Stepping outside into the high humidity can feel lousy, leaving you feeling heavy and breathless. High humidity inside your home can be even worse, leaving you feeling sweaty, hot, and just plain miserable in the place you're meant to be most comfortable. Not only will reducing indoor humidity make your home more comfortable, but it will help decrease allergies and eliminate musty odors. Below, the experienced HVAC technicians with our AC company share seven easy ways that homeowners can reduce indoor humidity within their homes.
Run Your Air Conditioner
Running your air conditioning system will help decrease indoor humidity by removing hot, humid air from your home and replacing it with cool, dry air. Whether you have a window unit or central air conditioning system, running your AC should help reduce indoor humidity related to elevated outdoor humidity levels.
Invest In A Dehumidifier
One of the most effective ways to combat high levels of indoor humidity is with a dehumidifier. A portable dehumidifier can be used to reduce humidity levels in specific areas of your home, whereas a whole-home dehumidifier that fits into your HVAC system can provide a wider solution.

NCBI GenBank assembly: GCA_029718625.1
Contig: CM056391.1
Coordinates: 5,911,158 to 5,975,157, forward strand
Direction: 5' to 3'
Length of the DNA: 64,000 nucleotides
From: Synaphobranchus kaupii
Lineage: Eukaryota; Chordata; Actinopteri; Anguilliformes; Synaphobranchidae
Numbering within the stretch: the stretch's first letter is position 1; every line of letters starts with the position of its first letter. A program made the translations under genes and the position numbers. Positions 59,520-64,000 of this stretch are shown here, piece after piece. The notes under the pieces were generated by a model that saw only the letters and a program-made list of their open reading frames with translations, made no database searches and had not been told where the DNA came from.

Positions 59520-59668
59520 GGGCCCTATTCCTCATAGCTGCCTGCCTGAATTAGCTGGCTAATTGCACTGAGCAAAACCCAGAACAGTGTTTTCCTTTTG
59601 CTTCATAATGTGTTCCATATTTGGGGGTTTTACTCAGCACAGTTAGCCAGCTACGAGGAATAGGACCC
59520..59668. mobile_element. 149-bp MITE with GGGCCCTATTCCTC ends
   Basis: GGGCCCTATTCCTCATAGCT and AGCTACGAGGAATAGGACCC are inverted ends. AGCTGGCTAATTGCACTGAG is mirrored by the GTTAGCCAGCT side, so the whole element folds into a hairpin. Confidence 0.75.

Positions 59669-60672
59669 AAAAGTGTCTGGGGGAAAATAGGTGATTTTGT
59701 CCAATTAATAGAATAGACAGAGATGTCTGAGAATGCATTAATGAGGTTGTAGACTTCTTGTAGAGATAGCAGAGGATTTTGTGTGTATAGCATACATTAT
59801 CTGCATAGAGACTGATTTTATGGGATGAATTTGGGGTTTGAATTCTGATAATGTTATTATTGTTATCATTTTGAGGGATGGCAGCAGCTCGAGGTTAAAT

Open A Window
Opening a few windows is an easy and effective way to quickly reduce humidity in your home. However, this ventilation approach only works on days when it's less humid outside than it is in your house.
Find & Fix Leaks
Pipes in your plumbing system that have sprung a leak could be contributing to your home's high humidity levels. Accordingly, locating and fixing any potential leaks in your home could help resolve the problem.
Use Exhaust Fans
Just like how running an exhaust fan when taking a shower can reduce humidity in your bathroom, running several around your home can help reduce overall indoor humidity. On days when it's humid inside your home, running any of the exhaust fans around your home, such as in the kitchen and bathroom, can help reduce indoor humidity. Additionally, you should always let the exhaust fan in your bathroom run for at least 20 minutes after taking a shower.
Put Plants Outside
Houseplants are constantly releasing water vapor into the air. That said, moving them outside of your home for a while can help you control high indoor humidity levels. Of course, you should check the weather before placing houseplants outside.
Take Colder, Shorter Showers
Long, hot showers create lots of steam which can quickly spread throughout your home. Therefore, taking colder, shorter showers can help reduce the humidity that's created within your home during a shower.